For This Artist’s Bar, It Wasn’t Last Call After All

The materials are simple — plexiglass, plywood, medium-density fiberboard, Formica, nails, screws and light bulbs.

Out of these, in 2009, Jorge Pardo constructed an enchanting, geometric-patterned red bar — about 14 feet long and 7 feet high — used for an arts school in Chinatown in Los Angeles. Named the Mountain Bar, it hosted drinks, smokes and conversation.

But when the Mountain Bar space closed in 2012, the physical bar almost became trash. Mr. Pardo’s ex-wife persuaded him to put it in storage. It has emerged only for special exhibits.

Considering the bar’s mundane beginnings and near-ending, Mr. Pardo said he was amused that it would now be the centerpiece of the Petzel Gallery’s booth at the TEFAF New York fair.

“I didn’t make it to put in a bar, then take out of a bar, and then wrestle with ‘How does this artwork work?’” Mr. Pardo said in a phone interview from his home in Mérida, Mexico.

And yet, here it is, standing as an emblem of Mr. Pardo’s abundantly curious career. At 60, Mr. Pardo is a Cuban-born contemporary artist whose work defies definitions.

He makes furniture and fixtures, as well as sculptures for public commissions around the world. He designs private homes and hotels, and he exhibits in venerable museums. He’s as analytic as he is playful, a MacArthur “genius grant” winner who looks to tease meaning from basic objects.

“It’s interesting to think about work not just as something that gets locked into a gestalt of an image,” Mr. Pardo said excitedly. “It’s something that’s a little bit more real, which is how it changes every time you see it — and where you see it — and how these contingencies start to play much larger on the work than something as unimaginable as an intention.”

In other words, art, like life, is unpredictable.

Mr. Pardo’s family left Havana when he was 6 and immigrated to Chicago. That experience has informed his worldview. Nothing, not even art, exists in a neutral space.

“Being an immigrant, you’re constantly assimilating — especially at the beginning,” he said. “You’re measuring yourself to what is reality, your life is forming, you’re always negotiating, you’re thinking in Spanish, you’re thinking in English.”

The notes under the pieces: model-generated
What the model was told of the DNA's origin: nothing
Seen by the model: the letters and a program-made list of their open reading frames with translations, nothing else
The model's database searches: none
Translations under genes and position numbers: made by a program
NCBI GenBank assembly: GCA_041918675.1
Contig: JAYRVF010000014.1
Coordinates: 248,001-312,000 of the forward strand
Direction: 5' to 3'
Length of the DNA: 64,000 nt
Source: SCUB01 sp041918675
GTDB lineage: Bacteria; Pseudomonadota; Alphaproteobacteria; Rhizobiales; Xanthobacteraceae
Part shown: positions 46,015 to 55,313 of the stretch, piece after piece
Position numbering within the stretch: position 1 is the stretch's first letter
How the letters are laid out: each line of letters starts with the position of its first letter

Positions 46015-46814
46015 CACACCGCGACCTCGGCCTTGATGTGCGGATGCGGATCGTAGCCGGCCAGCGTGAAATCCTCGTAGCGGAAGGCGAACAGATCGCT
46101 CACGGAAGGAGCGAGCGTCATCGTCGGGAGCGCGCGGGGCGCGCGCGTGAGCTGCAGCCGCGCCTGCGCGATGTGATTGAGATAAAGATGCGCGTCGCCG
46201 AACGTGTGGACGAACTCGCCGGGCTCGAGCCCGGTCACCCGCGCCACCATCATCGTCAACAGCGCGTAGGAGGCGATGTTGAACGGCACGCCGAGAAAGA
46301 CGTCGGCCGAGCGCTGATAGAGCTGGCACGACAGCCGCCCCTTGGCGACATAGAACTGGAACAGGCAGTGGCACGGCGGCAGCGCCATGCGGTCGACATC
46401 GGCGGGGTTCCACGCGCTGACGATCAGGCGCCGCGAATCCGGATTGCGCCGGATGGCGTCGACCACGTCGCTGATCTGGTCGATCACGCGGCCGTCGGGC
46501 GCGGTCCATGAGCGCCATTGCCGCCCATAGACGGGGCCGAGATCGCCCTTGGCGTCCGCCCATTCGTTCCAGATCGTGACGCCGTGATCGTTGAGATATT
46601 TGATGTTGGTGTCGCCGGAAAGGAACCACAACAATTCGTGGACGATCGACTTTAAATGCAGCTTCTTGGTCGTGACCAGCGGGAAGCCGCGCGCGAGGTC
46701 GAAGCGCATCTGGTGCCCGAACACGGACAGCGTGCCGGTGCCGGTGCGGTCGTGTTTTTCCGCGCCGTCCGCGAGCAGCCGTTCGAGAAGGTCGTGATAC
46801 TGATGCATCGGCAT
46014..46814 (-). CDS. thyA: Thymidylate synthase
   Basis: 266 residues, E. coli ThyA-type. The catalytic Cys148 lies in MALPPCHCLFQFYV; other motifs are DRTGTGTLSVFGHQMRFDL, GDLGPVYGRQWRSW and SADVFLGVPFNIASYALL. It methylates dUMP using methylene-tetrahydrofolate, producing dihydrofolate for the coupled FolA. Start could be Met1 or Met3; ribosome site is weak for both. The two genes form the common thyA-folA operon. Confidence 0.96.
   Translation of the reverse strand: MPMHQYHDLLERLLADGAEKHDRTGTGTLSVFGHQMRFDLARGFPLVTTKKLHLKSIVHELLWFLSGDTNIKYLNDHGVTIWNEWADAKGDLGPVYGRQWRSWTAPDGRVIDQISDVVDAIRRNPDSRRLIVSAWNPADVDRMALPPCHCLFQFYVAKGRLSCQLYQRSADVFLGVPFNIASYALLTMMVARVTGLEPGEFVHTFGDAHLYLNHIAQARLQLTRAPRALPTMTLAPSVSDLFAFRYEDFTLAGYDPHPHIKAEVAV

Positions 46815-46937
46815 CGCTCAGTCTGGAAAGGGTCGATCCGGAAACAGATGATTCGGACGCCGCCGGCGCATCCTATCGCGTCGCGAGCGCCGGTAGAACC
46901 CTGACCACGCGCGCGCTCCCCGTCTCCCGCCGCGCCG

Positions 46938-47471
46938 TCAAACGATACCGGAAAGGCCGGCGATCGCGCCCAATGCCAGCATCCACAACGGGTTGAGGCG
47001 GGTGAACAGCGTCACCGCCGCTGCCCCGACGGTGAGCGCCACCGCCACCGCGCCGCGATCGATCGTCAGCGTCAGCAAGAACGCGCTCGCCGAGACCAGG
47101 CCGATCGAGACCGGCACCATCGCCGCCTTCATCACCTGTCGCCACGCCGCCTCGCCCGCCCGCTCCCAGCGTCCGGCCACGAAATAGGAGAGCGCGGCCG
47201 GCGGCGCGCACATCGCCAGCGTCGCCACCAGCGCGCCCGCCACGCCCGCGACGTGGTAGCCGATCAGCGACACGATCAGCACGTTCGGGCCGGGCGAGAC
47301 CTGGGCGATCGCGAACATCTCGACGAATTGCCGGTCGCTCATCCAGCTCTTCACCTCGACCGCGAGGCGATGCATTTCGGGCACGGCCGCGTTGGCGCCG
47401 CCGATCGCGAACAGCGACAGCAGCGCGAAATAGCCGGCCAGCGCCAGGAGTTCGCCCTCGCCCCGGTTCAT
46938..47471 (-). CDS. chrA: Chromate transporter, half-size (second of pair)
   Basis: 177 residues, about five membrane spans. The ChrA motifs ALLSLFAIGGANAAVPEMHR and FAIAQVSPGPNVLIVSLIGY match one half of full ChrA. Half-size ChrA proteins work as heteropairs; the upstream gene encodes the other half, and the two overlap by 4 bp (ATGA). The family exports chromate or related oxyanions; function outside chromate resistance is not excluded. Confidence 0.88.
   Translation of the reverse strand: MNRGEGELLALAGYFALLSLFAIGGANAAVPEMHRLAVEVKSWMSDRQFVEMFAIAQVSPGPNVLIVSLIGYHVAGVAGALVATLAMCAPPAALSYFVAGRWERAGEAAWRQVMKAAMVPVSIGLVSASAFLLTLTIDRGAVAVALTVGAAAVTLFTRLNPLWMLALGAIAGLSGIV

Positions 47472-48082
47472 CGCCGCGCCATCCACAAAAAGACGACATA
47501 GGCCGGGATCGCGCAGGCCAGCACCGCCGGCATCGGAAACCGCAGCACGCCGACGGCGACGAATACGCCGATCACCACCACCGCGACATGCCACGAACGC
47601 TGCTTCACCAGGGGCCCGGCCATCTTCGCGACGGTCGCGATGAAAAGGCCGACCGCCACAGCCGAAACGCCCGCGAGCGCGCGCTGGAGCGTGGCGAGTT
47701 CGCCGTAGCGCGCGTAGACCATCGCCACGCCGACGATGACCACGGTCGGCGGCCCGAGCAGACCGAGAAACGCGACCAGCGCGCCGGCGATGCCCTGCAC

He added: “I became an artist the same way I became an American, through the process of assimilation. There was nothing I took for granted.”

He once built a house to serve as a museum: Visitors were shuttled from the Museum of Contemporary Art in Los Angeles to the house, at 4166 Sea View Lane. Later, he lived there with his family.

Currently, he’s living in a lush, airy 7,000-square-foot house he constructed in the Yucatán, with 20-foot ceilings, ceramic-tile floors and an open kitchen where Mr. Pardo loves to cook and to host chefs.

He paints smaller-scale works, too, like the two six-foot acrylic works on engraved medium-density fiberboard, plywood and gold leaf that Petzel will show next to the Mountain Bar at TEFAF.

“He always pulls the rug out from under my feet,” said his friend and the gallery owner, Friedrich Petzel. “He’s always surprising me. His work is all about the discussion that you can have with an audience. He tries to unravel the mystery of what constitutes art.”

Mr. Pardo’s vision of immersive art coincides with an eagerness for social experiences in a world scarred by Covid. The Petzel Gallery will set up the bar in segments, hanging his three plexiglass lamps above. Where once the bar had fluorescent bulbs to backlight it, now it uses eco-friendly LED lights.

Mr. Pardo chose red plexiglass because that was the ubiquitous color of joy and luck in its Chinatown neighborhood. On the Upper East Side of Manhattan, the Mountain Bar’s meaning will morph again.

“It has this funny history,” he said. “It has a very casual relationship to what it might mean. It’s not a directive.”

One thing the artist did request: that tequila be served at the bar at the V.I.P. reception the night before the opening of TEFAF.

Sometimes, a bar is just a bar.

Source: Read Full Article